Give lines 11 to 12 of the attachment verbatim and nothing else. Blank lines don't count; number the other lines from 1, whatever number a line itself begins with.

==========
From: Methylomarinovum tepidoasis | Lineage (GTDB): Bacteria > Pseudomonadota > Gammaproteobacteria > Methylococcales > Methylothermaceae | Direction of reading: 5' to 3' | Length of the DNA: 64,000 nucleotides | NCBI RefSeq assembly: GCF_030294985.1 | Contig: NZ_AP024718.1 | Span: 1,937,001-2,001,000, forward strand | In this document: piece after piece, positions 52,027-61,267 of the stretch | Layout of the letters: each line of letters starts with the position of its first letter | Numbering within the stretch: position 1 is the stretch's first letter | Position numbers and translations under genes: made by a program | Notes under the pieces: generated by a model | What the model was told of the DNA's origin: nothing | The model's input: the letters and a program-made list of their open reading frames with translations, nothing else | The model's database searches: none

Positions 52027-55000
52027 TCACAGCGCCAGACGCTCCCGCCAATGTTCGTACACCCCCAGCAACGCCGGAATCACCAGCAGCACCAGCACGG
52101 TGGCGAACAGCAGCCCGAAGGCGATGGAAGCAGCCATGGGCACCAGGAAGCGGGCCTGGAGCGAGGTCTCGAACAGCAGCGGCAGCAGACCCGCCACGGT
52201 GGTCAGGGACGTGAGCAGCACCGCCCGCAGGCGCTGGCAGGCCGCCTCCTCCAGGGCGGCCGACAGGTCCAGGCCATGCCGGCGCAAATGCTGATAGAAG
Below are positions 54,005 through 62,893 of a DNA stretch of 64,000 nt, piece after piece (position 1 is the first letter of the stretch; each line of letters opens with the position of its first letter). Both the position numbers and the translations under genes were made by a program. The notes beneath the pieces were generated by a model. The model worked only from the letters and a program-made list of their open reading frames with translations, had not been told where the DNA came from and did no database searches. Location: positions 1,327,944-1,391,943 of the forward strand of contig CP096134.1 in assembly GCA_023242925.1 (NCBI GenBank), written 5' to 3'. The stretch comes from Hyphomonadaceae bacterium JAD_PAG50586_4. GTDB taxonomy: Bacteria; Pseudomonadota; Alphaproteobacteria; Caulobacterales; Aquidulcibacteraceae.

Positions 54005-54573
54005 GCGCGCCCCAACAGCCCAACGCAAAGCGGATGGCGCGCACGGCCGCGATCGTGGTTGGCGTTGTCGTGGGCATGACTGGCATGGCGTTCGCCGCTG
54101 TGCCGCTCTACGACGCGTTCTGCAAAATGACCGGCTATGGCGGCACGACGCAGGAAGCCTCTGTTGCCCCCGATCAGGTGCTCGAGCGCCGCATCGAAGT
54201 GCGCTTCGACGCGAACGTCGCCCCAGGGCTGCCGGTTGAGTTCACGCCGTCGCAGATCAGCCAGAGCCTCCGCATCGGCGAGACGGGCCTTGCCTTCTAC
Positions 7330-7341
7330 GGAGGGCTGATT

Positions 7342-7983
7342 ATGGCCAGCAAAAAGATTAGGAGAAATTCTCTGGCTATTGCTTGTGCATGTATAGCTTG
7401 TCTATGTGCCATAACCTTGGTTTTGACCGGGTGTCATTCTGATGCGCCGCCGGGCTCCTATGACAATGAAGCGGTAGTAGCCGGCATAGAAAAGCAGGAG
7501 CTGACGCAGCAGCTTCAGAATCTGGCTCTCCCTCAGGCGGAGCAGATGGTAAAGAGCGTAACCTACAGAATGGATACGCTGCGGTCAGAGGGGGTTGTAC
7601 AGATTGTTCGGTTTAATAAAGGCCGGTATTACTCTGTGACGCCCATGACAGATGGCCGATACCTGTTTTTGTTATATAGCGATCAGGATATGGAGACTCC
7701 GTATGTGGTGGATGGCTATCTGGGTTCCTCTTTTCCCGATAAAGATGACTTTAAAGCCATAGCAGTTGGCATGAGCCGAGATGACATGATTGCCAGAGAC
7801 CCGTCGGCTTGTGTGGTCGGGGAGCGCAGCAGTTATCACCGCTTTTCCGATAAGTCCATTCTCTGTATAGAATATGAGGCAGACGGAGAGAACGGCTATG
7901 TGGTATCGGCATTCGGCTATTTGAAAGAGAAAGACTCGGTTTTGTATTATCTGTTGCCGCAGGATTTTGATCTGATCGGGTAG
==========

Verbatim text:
Positions 7330-7341
7330 GGAGGGCTGATT